Kevin has asked me to write something about how we approached the initial creation of the site at westernlimb.org, in case it’s useful or of interest to others.

The technical side of the site was very straightforward. Working with a dedicated graphic designer meant I got to focus solely on bringing everything together.  The general principle I advocated was to enable contributors to take effective ownership of the site content as soon as possible.

It can be seductive to start by polishing the presentation before establishing a body of worthwhile content.  However, gathering a body good content from a variety of contributors is a long-term task spread over weeks or even months.  Producing a reasonable look and feel can be done by one or two people in a matter of days.  Good project management means starting such long, uncertain tasks early on.

Even before the initial design for the site was sketched out, I encouraged Kevin to start blogging here, on westernlimb.wordpress.com. This helped him organise his thoughts and ideas into a form where they could be used to flesh out the site and set the focus.  It will also be simple matter to integrate the blog more fully into the main site, now it is up.

The map draws geographic knowledge from several sources who needed to be able to start contributing without having to learn lots of new stuff.  By sharing a Google Map, I was able to start people on a familiar interface that was trivial to embed in the site straightaway.  This also ensured that the data could be easily ported to a more sophisticated representation at a later date.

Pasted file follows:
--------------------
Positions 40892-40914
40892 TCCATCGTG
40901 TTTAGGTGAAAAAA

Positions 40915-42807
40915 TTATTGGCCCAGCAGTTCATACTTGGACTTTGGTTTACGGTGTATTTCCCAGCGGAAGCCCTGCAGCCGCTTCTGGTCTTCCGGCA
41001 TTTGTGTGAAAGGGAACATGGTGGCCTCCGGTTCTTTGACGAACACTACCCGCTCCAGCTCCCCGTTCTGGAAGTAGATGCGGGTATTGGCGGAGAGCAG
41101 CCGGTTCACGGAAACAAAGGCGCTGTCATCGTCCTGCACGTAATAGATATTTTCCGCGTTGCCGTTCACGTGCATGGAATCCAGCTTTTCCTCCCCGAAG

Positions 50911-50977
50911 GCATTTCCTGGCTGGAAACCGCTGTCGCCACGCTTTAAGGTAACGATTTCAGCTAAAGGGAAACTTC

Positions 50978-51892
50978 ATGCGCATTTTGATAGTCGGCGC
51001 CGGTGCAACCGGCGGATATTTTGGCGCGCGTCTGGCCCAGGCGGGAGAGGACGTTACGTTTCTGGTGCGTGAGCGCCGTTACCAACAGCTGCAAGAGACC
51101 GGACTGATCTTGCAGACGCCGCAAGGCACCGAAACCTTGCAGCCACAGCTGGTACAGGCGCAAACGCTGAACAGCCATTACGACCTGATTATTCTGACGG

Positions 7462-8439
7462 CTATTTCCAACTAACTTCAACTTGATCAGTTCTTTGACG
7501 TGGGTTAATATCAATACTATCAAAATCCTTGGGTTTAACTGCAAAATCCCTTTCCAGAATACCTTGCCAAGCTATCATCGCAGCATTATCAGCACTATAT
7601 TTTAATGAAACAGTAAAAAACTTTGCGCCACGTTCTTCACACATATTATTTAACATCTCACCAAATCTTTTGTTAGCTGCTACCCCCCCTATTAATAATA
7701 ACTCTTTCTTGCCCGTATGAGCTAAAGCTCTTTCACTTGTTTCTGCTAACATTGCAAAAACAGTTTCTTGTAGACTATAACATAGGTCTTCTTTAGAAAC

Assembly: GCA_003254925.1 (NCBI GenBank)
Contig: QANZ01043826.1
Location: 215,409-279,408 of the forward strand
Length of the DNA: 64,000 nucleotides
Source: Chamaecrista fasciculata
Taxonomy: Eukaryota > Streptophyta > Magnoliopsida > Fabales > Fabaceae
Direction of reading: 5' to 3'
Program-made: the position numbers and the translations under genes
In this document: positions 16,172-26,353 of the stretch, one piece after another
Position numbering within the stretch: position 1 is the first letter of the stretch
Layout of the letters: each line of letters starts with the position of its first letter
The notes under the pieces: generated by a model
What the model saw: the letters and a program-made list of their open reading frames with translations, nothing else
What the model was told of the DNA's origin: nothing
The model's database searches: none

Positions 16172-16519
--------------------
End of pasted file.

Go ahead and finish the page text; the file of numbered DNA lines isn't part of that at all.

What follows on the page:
The timeline was slightly more involved.  After a little research, I was pleased to find TimelineJS which could pull information from a shared Google Spreadsheet and present it beautifully. Being able to view the timeline as new information was being added let the contributor check it was working well within the timeline representation.

Having the site driven early on by live data source (i.e. Google Docs and Maps) avoided nasty headaches in conflicts, omissions and duplications from multiple authorship.  It also removed late surprises and kludges in terms of how the information appeared on the site.

This first iteration of the platform is still fairly sparse in terms of content but it’s ready to grow and adapt to future needs with a simple, loosely-connected approach which also accommodates future development from within the served community.

I’m looking forward to seeing how it evolves.

(a version of this post also appears at shellsi.com/westernlimb)

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